Characterization of a partial wheat-Thinopyrum intermedium amphiploid and its reaction to fungal diseases of wheat.Hereditas. 2010 Dec; 147(6):304-12.H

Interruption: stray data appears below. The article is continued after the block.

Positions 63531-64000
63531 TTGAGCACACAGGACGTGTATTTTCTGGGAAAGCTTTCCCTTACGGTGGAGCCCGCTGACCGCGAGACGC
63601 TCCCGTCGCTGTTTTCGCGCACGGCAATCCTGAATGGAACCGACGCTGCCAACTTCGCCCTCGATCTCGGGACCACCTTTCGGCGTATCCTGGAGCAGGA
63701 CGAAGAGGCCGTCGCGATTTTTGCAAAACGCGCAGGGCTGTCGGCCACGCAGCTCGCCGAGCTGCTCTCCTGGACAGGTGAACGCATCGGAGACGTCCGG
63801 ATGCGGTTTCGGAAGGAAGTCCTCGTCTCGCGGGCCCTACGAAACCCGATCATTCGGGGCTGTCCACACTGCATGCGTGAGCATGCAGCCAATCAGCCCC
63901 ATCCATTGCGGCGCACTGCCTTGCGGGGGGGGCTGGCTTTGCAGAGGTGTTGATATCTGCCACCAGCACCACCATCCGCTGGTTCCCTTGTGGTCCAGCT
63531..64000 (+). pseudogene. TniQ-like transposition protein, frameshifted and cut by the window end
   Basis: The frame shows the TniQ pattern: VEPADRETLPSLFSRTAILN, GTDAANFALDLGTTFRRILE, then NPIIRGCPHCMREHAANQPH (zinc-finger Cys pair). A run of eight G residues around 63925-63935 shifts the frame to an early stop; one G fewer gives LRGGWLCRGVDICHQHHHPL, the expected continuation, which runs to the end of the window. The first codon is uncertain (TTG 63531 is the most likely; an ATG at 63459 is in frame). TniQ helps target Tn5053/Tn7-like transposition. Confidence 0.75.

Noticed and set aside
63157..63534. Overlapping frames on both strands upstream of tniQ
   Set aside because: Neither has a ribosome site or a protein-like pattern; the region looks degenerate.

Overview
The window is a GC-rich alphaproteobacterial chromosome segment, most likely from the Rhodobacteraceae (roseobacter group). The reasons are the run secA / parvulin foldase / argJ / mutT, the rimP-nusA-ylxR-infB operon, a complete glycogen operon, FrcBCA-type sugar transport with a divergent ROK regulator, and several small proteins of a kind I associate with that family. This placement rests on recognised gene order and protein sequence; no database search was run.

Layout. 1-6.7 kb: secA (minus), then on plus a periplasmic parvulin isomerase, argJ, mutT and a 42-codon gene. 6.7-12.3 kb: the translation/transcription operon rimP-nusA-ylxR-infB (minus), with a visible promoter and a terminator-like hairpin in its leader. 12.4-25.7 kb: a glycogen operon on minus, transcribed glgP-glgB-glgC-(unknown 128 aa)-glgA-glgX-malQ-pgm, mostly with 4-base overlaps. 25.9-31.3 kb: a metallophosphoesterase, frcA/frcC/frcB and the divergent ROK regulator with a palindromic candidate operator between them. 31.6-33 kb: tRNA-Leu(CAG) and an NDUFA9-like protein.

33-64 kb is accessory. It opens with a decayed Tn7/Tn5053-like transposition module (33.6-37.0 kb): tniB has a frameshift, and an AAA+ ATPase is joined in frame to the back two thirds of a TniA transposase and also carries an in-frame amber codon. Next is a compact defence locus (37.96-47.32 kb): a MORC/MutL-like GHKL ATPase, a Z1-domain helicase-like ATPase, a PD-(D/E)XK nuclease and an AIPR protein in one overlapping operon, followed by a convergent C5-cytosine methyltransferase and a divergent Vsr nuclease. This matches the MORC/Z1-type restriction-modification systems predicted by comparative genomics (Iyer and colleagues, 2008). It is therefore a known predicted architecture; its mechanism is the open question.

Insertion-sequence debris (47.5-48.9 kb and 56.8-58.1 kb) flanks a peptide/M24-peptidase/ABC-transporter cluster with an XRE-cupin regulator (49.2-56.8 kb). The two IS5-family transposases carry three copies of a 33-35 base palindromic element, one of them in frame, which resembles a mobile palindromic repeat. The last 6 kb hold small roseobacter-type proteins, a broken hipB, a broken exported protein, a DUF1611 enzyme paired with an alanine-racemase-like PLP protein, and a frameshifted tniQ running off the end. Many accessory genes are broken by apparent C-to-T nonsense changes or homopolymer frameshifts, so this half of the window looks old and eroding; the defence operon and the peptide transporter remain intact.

Partial amphiploids between wheat (Triticum aestivum L.) and Thinopyrum species play an important role in the transfer and use of traits from alien species. A wheat-Thinopyrum intermedium partial amphiploid, TAI8335, and its alien parent were characterized by a combination of genomic in situ hybridization (GISH) and cytological observations. Evidence from GISH indicated that the donor parent Th. intermedium possessed seven pairs of S, seven J(s) and 21 J chromosomes. Mitotic observation showed that the majority of TAI8335 plants had 56 chromosomes, but a few had 54 to 55, in some cases with two to three additional telochromosomes. The chromosomes in most pollen mother cells of plants with 2n = 56 formed 28 bivalents, averaging 27.12 in 223 cells, suggesting a basic cytological stability. Sequential GISH patterns using genomic Pseudoroegneria spicata and genomic Th. intermedium DNA as probes revealed that TAI8335 had fourteen chromosomes derived from Th. intermedium and its alien genome consisted of one pair of S-, three pairs of J(s) - and one pair of J-genome chromosomes as well as two translocated chromosome pairs, one being a Robertsonian translocation and another an intercalary translocation, both of which involved J and S genome. Two of the telochromosomes in the aneuploid plants originated from the J genome and one from wheat. Disease screening demonstrated this line was highly resistant to leaf rust, stem rust, stripe rust and powdery mildew. This study showed that the partial amphiploid TAI8335 appears to serve as a novel source for the transfer of resistance genes for multiple fungal pathogens to wheat.